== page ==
Report Outlines Best Practices for Creating Health Information Exchanges

A new report offers guidance on best practices and sustainability for states that are building Web-based systems where individuals and businesses can compare and purchase insurance plans.

by / September 21, 2011

As part of federally mandated health-care reform, a number of states are  developing online systems that will give physicians and clinicians the ability to electronically move patient health records across disparate platforms. But are these health information exchanges (HIE) being built to flourish?

For those governments in the midst of the establishing an HIE, a new report offering guidance on best practices and sustainability may be just what the doctor ordered to ensure the HIEs meet customer needs and federal guidelines.

Sustainable Success: State CIOs and Health Information Exchange,
published Tuesday, Sept. 20, provides CIOs and policymakers ideas for creating revenue streams, considerations for systems development and options for reducing maintenance and lowering costs.

Released by the National Association of State Chief Information Officers (NASCIO), the 10-page document also focuses on expense calculation, usage fee models and encourages states to reference an eight-phase toolkit from the eHealth Initiative when building an HIE.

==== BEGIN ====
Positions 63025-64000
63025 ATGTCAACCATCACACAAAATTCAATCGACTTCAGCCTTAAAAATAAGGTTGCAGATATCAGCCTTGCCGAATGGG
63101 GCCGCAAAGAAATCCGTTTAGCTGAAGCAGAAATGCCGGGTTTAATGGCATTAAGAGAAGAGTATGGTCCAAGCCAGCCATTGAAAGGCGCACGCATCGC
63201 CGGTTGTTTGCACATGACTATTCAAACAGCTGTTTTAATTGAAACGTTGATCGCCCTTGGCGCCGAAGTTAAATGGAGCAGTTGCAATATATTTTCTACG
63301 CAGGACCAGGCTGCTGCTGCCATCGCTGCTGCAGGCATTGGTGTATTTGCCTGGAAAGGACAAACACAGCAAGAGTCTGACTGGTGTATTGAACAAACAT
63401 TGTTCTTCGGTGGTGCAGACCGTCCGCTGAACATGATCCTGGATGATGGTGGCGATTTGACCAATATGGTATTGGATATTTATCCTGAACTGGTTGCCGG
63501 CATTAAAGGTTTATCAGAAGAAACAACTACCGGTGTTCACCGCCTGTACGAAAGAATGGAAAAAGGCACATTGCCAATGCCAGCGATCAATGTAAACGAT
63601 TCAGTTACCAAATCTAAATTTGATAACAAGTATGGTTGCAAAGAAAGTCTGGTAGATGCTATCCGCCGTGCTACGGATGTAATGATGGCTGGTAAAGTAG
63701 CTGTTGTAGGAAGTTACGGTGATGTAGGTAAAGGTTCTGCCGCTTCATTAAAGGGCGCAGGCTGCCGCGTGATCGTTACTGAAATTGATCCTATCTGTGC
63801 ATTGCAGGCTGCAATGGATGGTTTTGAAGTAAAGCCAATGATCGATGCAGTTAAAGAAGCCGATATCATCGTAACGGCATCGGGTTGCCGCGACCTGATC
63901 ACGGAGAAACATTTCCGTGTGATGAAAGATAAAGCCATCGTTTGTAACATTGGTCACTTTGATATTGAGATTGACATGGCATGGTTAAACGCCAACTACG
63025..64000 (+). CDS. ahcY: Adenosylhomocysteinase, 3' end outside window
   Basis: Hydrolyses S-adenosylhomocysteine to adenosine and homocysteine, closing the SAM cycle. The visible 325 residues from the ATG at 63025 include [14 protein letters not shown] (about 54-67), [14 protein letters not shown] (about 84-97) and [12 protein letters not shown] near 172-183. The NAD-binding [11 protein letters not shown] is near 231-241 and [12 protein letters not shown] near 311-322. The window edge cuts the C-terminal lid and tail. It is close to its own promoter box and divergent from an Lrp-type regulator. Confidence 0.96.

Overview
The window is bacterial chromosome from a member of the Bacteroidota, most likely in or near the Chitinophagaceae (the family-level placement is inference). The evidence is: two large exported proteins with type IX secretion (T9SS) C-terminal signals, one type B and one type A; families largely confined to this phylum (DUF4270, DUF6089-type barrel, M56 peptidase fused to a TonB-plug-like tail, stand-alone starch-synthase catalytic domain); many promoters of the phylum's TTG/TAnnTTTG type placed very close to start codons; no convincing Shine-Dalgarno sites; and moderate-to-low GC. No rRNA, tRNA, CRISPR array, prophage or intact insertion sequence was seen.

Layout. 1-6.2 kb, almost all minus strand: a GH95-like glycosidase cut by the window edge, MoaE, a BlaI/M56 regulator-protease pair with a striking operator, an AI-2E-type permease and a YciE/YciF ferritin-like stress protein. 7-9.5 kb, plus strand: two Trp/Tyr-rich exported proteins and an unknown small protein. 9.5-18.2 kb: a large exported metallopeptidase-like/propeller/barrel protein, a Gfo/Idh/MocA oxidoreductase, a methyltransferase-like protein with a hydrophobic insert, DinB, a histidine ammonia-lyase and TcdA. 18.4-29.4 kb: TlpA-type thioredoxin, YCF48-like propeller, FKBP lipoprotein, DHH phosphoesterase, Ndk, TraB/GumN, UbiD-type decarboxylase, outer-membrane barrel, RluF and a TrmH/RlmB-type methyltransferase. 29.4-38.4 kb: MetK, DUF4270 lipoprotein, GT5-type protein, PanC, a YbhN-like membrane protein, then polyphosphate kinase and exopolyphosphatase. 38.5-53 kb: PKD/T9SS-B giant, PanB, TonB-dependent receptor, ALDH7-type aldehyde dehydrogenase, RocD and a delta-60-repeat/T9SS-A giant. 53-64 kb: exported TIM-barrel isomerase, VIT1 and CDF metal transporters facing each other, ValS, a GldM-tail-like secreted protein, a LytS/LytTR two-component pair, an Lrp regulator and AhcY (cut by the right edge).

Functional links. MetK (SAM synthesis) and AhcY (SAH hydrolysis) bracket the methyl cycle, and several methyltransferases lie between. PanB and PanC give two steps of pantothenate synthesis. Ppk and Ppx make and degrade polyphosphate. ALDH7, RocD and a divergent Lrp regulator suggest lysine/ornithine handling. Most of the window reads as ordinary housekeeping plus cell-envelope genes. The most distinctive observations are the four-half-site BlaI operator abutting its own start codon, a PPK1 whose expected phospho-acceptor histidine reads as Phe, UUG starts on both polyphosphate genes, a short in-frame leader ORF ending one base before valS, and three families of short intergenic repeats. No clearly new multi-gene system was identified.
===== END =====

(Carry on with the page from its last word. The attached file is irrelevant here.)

“There are substantial federal incentives for public and private organizations to develop interoperable health information exchanges, but what is going to set a successful HIE apart is the ability to provide innovative services with minimal costs,” said Doug Robinson, executive director of NASCIO, in a statement. “State CIOs recognize there is no better time than now for carrying out these goals, but continued ingenuity will be vital to ensure a state-run HIE is independently sustainable and fully operational.”

In an e-mail to Government Technology, Chad Grant, NASCIO senior policy analyst and the lead on compiling the issue brief’s material, said that it was difficult to address all contingencies regarding HIEs because each state has a unique governance structure.

In most instances, state CIOs will likely serve in more of an advisory role regarding HIEs, Grant said. One of the key suggestions that came out of the issue brief was that policy officials look into cloud-based solutions.

“The health information from states will need to be secure and, because of the vast amount of data, have the ability to scale quickly,” Grant explained. “State CIOs are already adopting cloud service models in state government and HIE is another area that should be explored.”

He added that one of the most overlooked aspects of creating an HIE is a shift in attitude toward enterprise IT solutions and how federal funding guidelines could create savings for both the states and Uncle Sam.

“With proper braided funding guidelines, states could eliminate redundancies and ‘stovepiped’ systems, which could lead to cost controls — and ease budget burdens that states are currently facing,” Grant said.

Brian Heaton

Brian Heaton was a writer for Government Technology magazine from 2011 to mid-2015.

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